Arts, Media, and Entertainment

Creating Men

Periodically, our culture re-discovers that the male of the species also has problems and needs. For example, a recent Newsweek cover story was about "the trouble with boys." But no one has gone as far to understand the needs and feelings of men as Norah Vincent. Vincent's new book, A Self-Made Man, is about her search for what she calls the "unspoken codes of male experience." Specifically, she wanted to know how men spoke and acted when women were not around. So, she lifted weights; took voice lessons; got a flat-top haircut; and learned to apply fake stubble to her face. The result of this preparation was a male alter ego called "Ned." For the next eighteen months, Norah passed herself off as Ned. She joined a men's bowling league and played on a team whose other members included a construction worker, a repairman, and a plumber. She attended "men's movement" retreats, where she beat on drums and did tribal dances, and spent time at a monastery. And of course, she explored what passes for male sexuality in contemporary culture. She went to strip clubs with the "other guys." And she went on "dates" with women. The experience took its toll on Vincent: She eventually had a psychological breakdown that required hospitalization. But she came away with an increased appreciation of, and even sympathy toward, men. Some of her "discoveries" were unintentionally hilarious, like her realization that her bowling buddies weren't sexist bigots -- they were generous men who adored their wives and daughters. On a more substantive note, Vincent, who is a lesbian, calls the expectations placed on men by women "maddening." Men carry an unspoken "presumption of guilt" in the eyes of many women. Even if they overcome this presumption of guilt, they still have to deal with what Vincent calls the "warrior/minstrel complex" -- the idea that they are to be rugged as a Viking raider and as sensitive as a medieval troubadour. In the end, Vincent sees men as "victims of the patriarchy" who are being poisoned by the "toxicity of gender roles." And she's left rephrasing Professor Higgins's question in My Fair Lady -- Why can't a man be more like a woman? -- which is, of course, the ultimate goal of gender-blurring. The answer is that the differences between men and women transcend psychology and gender roles. While Vincent's efforts taught what it's like to be treated as a man, she's still has no idea what it's like to be a man. For instance, her experiences gave her a new appreciation for fatherhood. What they couldn't do was make her a father. All her preparation left her clueless about the most important part of what it means to be a man. To her credit, Vincent senses that there's something missing from her account. She wonders if there's a "preprogrammed and possibly inescapable grammar of gender burned on our brains." Well, yes. What Vincent calls an "inescapable grammar" is what Christians call "male and female created He them." Since our denial of this "grammar" lies behind many of the problems that Vincent documents, the solution begins with something more profound than makeup and a haircut: It's understanding that, ultimately, men are created, not made.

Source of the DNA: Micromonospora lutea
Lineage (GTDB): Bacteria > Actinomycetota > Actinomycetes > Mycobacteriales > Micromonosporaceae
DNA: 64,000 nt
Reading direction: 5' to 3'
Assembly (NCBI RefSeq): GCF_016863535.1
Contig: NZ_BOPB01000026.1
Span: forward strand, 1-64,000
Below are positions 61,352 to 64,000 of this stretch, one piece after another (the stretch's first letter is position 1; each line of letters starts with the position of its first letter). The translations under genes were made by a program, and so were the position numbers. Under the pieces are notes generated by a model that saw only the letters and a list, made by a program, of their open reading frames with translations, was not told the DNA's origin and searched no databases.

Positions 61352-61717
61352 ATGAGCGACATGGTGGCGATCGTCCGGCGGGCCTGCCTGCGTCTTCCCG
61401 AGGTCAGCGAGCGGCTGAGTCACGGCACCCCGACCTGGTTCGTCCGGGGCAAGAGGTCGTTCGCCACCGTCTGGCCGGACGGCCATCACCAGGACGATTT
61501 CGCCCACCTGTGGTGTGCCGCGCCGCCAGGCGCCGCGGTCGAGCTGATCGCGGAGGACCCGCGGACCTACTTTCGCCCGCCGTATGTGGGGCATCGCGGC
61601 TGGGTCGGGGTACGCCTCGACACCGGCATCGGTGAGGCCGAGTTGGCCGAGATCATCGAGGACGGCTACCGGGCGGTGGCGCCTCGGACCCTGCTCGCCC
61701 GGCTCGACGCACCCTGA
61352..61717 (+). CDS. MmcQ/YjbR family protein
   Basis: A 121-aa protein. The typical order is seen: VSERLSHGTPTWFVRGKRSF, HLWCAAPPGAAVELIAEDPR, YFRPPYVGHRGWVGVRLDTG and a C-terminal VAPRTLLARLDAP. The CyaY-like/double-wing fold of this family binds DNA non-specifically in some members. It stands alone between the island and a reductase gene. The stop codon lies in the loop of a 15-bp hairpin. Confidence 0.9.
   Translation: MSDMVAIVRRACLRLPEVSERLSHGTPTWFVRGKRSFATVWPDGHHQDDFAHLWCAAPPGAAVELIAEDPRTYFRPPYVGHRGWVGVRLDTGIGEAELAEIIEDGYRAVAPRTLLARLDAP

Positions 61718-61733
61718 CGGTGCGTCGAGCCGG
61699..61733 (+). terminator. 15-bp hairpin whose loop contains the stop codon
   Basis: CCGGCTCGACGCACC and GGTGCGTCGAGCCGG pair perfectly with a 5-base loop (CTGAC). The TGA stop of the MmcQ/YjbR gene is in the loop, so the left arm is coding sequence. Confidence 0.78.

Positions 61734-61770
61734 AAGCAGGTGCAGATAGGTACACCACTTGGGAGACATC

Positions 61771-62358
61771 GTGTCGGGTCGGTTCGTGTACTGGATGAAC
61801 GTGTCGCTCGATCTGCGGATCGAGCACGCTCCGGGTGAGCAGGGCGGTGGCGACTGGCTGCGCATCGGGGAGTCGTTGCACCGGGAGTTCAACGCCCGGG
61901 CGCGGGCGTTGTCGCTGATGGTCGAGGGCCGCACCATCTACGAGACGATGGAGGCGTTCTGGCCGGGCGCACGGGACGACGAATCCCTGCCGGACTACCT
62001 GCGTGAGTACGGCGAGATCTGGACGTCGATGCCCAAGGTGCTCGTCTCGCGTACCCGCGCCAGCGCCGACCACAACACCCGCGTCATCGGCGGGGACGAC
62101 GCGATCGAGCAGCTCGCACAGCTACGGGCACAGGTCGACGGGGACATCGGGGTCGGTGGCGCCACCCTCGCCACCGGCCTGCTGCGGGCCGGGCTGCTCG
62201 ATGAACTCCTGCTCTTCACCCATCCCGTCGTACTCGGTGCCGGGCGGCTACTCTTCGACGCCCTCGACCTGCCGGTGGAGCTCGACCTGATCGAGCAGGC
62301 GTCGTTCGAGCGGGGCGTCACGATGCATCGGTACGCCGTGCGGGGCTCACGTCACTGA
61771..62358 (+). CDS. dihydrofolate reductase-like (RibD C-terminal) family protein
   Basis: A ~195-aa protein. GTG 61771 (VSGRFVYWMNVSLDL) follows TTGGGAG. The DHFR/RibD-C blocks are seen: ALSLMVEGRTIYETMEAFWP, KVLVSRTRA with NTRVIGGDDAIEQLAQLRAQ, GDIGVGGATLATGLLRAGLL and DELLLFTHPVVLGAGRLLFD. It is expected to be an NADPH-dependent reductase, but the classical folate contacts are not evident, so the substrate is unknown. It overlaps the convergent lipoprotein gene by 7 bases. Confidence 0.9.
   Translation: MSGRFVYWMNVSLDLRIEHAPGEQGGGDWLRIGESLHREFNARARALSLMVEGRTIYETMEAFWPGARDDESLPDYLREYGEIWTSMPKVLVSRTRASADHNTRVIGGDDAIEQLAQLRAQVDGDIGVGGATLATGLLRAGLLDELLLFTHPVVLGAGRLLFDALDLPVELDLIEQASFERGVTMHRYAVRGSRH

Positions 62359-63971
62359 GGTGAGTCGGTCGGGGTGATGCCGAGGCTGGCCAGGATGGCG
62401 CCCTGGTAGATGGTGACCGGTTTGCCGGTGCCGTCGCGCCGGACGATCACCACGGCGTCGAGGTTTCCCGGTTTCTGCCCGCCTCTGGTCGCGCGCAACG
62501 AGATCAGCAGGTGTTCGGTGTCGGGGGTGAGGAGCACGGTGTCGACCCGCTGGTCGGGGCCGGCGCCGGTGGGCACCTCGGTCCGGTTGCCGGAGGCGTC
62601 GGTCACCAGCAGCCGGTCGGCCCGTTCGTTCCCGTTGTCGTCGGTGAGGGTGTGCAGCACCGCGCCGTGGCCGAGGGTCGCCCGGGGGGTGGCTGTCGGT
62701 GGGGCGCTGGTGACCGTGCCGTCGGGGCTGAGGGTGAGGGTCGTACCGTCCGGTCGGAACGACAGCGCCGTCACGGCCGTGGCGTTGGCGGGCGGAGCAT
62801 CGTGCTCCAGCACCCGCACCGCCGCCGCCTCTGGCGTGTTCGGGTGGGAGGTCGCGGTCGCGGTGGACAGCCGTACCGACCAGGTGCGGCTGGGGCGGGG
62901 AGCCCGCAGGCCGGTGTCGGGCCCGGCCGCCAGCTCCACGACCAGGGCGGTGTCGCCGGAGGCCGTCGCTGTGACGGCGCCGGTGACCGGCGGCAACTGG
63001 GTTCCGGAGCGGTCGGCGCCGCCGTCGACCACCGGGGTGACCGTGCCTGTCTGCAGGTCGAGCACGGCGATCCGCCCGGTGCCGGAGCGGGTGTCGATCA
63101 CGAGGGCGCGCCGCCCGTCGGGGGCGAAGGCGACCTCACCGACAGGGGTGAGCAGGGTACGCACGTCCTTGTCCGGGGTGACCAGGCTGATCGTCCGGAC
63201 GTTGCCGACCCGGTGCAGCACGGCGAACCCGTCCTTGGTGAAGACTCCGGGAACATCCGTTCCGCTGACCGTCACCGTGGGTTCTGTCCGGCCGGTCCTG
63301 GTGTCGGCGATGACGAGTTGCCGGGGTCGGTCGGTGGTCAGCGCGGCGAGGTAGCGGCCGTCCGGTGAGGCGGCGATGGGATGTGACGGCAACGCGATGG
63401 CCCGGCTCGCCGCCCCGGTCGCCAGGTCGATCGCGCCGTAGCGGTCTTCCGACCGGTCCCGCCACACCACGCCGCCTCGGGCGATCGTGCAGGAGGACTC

Chuck Colson


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